New law establishes process for removing no-show elected officials from office

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Motivated by a Lake County recorder who did not show up for work for more than a year, the Indiana General Assembly took an unusual step during the 2021 session and created a narrow pathway for local governments to remove one of their own instead of waiting for the voters to take action.

House Enrolled Act 1030 inspired much thoughtful debate as the legislators had concerns about overturning the will of the people and possibly setting off a round of tinkering that will, over time, make the narrow pathway wider. But the measure passed with little opposition and Gov. Eric Holcomb signed it into law April 29.

In introducing the legislation to the House Local Government Committee, Rep. Michael Aylesworth, author of the bill, explained the purpose was to fill a gap in the state law. The Indiana Code did not include a remedy for county elected officials who never appear at work.

“This is only addressing one subject and that’s the officer for lack of physical presence in the office,” the Hebron Republican said. “It’s not for punishment. It’s not for political purposes. It’s not to be construed for anything else but it’s when you don’t show up and you’re getting paycheck, you’re getting insurance, you’re getting retirement and you don’t bother to come into the office.”

The new law amends Indiana Code § 5-8-1-35, which already allows county councils and county commissioners to petition the local court for removal of a county officer who is collecting illegal fees or neglecting to perform the official duties. HEA 1030 adds a third reason, “failing to be physically present.”

Also, the law establishes a process under I.C. § 36-2-8.7 by which councilors and commissioners can petition the local trial court to remove either the local auditor, treasurer, recorder, surveyor or assessor for not being “physically present in (his or her) office during regular office hours for a reasonable amount of time each month.”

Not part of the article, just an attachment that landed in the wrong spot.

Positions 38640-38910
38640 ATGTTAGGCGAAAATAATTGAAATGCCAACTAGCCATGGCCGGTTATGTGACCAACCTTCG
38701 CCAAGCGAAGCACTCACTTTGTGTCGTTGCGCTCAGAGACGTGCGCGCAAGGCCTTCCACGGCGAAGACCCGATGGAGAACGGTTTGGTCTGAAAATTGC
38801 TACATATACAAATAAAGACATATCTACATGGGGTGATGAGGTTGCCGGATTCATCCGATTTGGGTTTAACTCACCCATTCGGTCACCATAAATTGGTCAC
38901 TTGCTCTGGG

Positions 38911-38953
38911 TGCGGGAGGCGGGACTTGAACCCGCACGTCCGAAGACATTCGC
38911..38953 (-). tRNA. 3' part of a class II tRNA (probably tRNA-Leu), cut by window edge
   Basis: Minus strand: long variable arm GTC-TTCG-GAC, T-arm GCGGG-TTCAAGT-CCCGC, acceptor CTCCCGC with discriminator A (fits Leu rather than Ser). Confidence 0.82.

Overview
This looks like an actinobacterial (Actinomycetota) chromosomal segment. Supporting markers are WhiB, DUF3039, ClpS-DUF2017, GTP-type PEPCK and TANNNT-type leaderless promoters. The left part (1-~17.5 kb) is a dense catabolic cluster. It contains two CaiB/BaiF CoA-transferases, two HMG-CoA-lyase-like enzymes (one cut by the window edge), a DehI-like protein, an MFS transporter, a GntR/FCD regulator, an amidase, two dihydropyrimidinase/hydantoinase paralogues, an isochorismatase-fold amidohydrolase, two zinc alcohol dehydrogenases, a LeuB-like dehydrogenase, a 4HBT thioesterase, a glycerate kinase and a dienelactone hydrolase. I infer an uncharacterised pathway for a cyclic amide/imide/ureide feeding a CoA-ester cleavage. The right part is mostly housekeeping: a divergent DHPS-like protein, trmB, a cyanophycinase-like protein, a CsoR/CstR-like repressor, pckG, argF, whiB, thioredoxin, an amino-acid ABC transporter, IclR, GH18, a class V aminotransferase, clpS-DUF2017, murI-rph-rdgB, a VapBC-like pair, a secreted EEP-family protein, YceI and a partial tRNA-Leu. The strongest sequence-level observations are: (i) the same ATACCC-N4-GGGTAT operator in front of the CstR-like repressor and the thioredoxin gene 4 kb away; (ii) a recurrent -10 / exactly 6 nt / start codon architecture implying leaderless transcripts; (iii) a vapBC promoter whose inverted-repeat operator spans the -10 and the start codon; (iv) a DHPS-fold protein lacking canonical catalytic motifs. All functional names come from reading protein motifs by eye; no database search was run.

Jonathan Hughes, partner in the Utilities and Municipal Law Group at Bose McKinney & Evans LLP, does not anticipate the new law will be used much because it very specifically applies to only certain county officials who do not show up at the office.

Though not frequent, inquiries about removal do crop up. Hughes estimated he gets a call once every three to five years from a county or city government official somewhere in Indiana asking about the ability to boot another elected official from office. The reasons for wanting the person out range from not doing the job, not doing as much work as needed and not being in the office enough.

Indiana has more elected local offices than appointed, and their duties often cover the same area, which, Hughes said, helps spur the questions about removal. As he noted, the auditor and treasurer both handle financial matters and the treasurer and assessor deal with tax obligations. When these officials work well together, the counties benefit, but problems can come when personalities clash or disagreements arise.

Much of the time, the local governments and Legislature have relied on elections to resolve the problem of public officials who are doing the public’s work. Hughes said voters are still the final arbitrators, but this law gives local officials a tool if excessive absenteeism is harming the ability of the county to serve its residents.

“(HEA) 1030 attempts to strike a balance between being accountable to the voters and being accountable when there isn’t an election to at least be present in the office,” he said. “I don’t think the burden is that high to come into the office if you’re one of the elected officials.”

Political weapon

The situation in Lake County that resulted in HEA 1030 involved the former county recorder, Michael Brown, who during his second term in office did not appear at work for 18 months. He told county officials he was staying away to spare the employees in the office from having to deal with the fallout from a sexual harassment lawsuit that had been filed against him. Eventually the case was settled for $185,000.

Democratic Lake County councilman and former state representative Charlie Brown (no relation) chaired the council’s subcommittee that investigated the matter. The councilor remains skeptical of the recorder’s explanation, believing instead the county officeholder may have been working at another job.